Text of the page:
Tag Archives: EMS

UMKC School of Medicine Paramedic Program receives full five-year accreditation

Paramedic Training
Field training is part of the curriculum for paramedic students in the UMKC School of Medicine Emergency Medical Services program.

The UMKC School of Medicine Paramedic Program recently received a glowing report and full accreditation from the Commission on Accreditation of Allied Health Education Programs (CAAHEP) for its curriculum and training of future paramedics.

“Accreditation is verification that we’ve been compared to the standard for paramedic training programs and have met that,” said Paul Ganss, MS, NRP, NCEE, CHSE, the school’s EMS education program director. “When they come to our program, students can be assured they’re going to a quality program. They will have the opportunity to gain national certification. They will have the opportunity to be licensed.”

The UMKC paramedics program is part of the Emergency Medical Services section of the School of Medicine’s Department of Emergency Medicine.

UMKC ambulance adds new experience to EMS training

Following a three-day site visit by a two-person team earlier this year, the program received a clean report with no citations. One examiner even referred to the UMKC program as meeting the gold standard for programs in paramedic training.

A peer review of the report conducted by the Committee on Accreditation of Education Programs for the Emergency Medical Services Professions and the CAAHEP Board of Directors recognized the program’s “substantial compliance with the nationally established accreditation standards.”

“There are standards that have been prepared, basically the best practices for training programs across the country. This means our program has been favorably compared to the best programs nationally,” Ganss said.

Paramedics are individuals highly trained to provide medical care including basic and advanced life support to people who suffer injuries or illness outside a hospital setting under protocols approved by a physician medical director.

The UMKC program began training Emergency Medical Technician and Paramedic students in 2012 under the approval of the Missouri Department of Health and Senior Services Bureau of EMS. Its curriculum exceeds both the U.S. Department of Transportation and the Missouri Bureau of EMS.

In 2013, UMKC received a Letter of Review from the Committee on Accreditation of Educational Programs for the Emergency Medical Services Professions as the program sought initial accreditation. The Letter of Review process allows graduates of the program to participate in the national certification examination for paramedics that is required for licensure in many states.

UMKC currently has 11 students training in its paramedic program. A new class of trainees will join the program in January.

Matthew Gratton, M.D., oversees the UMKC Emergency Medical Services as chair of the Department of Emergency Medicine. Jay Reich, M.D., FACEP, serves as chief of the EMS section and Erica Carney, M.D., serves as EMS education medical director.

EMS Field Day provides new experience for emergency medicine residents

School of Medicine residents from the Emergency Medicine Residency program teammed up with emergency medical services personnel from the Grandview Fire Department on July 21 for EMS Field Day, a joint training session in out-of-hospital emergency and trauyma services.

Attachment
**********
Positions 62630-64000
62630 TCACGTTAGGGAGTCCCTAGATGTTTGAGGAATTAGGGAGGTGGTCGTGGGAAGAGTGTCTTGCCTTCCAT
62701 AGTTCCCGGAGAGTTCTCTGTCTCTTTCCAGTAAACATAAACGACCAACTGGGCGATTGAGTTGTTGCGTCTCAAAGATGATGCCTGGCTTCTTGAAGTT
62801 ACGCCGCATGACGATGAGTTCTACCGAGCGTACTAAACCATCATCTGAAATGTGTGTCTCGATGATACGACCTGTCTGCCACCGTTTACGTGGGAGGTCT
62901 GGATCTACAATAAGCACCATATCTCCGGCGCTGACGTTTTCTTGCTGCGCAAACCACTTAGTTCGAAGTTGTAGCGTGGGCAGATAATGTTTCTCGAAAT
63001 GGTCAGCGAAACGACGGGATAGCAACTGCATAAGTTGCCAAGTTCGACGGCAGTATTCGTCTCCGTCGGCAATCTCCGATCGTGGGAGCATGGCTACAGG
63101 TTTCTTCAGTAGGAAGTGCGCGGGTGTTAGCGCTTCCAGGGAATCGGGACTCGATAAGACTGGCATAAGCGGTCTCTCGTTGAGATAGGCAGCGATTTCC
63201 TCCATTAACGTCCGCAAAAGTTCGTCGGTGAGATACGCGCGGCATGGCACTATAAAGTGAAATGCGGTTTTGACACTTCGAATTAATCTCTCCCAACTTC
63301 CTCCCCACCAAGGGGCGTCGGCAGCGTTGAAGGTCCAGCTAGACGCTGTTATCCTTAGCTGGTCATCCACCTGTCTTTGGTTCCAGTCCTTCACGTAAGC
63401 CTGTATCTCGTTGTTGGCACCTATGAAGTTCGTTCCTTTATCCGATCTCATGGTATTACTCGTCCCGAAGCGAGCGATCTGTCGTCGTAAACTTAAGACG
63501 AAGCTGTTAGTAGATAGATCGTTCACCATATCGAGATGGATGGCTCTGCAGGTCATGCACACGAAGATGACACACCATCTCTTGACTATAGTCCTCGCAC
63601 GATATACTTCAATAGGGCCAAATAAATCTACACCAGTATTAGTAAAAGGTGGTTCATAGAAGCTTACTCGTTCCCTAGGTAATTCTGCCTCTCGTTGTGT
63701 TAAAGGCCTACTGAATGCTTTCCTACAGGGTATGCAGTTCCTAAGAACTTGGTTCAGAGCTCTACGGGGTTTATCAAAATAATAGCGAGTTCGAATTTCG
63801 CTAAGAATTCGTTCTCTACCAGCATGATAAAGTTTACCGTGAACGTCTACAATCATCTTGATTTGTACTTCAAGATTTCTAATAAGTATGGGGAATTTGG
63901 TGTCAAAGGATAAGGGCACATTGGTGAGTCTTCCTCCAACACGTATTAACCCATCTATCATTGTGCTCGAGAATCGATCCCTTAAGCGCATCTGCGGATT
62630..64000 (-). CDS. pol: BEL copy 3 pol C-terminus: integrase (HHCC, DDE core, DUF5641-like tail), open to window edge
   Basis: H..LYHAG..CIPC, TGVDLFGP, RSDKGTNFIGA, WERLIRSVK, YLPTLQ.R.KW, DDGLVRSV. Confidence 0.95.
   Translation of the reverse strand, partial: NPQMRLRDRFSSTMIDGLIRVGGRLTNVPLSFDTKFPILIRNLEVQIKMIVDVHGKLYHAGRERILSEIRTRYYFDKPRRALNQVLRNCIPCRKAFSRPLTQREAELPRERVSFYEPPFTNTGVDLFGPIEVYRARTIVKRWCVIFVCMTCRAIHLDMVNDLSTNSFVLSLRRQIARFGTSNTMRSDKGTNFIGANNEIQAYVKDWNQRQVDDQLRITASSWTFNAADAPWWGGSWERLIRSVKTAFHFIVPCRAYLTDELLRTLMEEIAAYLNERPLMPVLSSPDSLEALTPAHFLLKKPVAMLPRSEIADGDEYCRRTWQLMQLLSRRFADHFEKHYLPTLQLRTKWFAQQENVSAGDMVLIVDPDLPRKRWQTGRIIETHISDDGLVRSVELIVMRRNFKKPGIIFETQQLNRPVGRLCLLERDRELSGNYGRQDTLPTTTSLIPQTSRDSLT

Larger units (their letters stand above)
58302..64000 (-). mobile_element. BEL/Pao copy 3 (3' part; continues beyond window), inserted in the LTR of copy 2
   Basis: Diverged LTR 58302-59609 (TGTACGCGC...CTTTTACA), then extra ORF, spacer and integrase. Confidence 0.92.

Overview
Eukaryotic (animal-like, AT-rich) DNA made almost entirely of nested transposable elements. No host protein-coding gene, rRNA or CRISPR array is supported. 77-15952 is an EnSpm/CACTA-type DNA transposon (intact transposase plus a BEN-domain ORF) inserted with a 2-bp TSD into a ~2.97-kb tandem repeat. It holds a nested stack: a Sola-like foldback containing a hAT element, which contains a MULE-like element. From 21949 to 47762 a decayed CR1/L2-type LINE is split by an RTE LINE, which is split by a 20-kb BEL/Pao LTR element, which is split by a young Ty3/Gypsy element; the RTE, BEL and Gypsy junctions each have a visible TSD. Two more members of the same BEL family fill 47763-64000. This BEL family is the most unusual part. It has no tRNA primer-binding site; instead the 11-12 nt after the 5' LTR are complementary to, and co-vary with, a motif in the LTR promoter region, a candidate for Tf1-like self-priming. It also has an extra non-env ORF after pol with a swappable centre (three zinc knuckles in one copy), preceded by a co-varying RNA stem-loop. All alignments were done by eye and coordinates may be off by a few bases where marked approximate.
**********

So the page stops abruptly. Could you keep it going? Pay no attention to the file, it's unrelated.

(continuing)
School of Medicine residents from the Emergency Medicine Residency program teammed up with emergency medical services personnel from the Grandview Fire Department on July 21 for EMS Field Day, a joint training session in out-of-hospital emergency and trauma services.

Smoke billowed from the door of a small Grandview, Mo., structure on July 21 as a group of UMKC School of Medicine Emergency Medicine Residents dressed in fire fighting gear ventured inside to rescue a victim. A short time later, they watched from nearby as an emergency medical crew from the Grandview Fire Department worked to extract an accident victim from a crushed vehicle.

Fortunately, the victims were mannequins and the emergencies mere simulations. But for 11 members of the Emergency Medicine Residency program, the School’s first EMS Field Day provided a first-hand look at what takes place with trauma victims outside the hospital setting before they reach the emergency room.

“Emergency medicine is a specialty field that needs to be involved with out-of-hospital patient care,” said Matt Gratton, M.D., professor and chair of emergency medicine. “This field day is a wonderful up-close-and-personal way to show residents this.”

Before the day was over, residents had climbed to the top of the extension ladder on a Grandview fire truck and been introduced to Life Flight Eagle, an air-ambulance helicopter.

The day-long program, including both classroom and hands-on simulations, was a joint training session bringing together Grandview EMS personnel and the resident emergency medicine physicians from UMKC coordinated by the School’s Department of Emergency Medicine, its Emergency Medical Services Program, the Grandview Fire Department and Life Flight Eagle.

“This is kind of an introduction for emergency medicine residents to what takes place out in the field,” said Paul Ganss, M.S., NRP, NCEE, CHSE, the EMS education director and manager of the School’s Clinical Training Facility. “They get to meet some of the out-of-hospital care providers and experience what happens in the field. In the past, emergency medicine physicians might wonder why they didn’t get a piece of information or why wasn’t something done before the patient got to the emergency room. This gives them an idea of some of the things that happen in the field.”

Ganss said the event provided residents with an eye-opening experience.

“They got the opportunity to pick up some background and knowledge,” he said. “We’re looking at doing this again in the future, refining it and making it even better.”


SOM shows Freedom House documentary during EMS week

Paul Ganss, M.S., NRP, NCEE, CHSE, director of the EMS Education Program at the UMKC School of Medicine, (left) presents George McCary, III, (right) with a challenge coin medallion bearing the UMKC EMS insignia as Matthew Gratton, M.D., chair of the Department of Emergency Medicine, (middle) watches. The coin is presented in recognition of achievement. McCary is an original member of the Freedom House Ambulance Service. He received the coin after the showing of the Freedom House – Street Saviors documentary on May 21 at the School of Medicine as part of National EMS Week.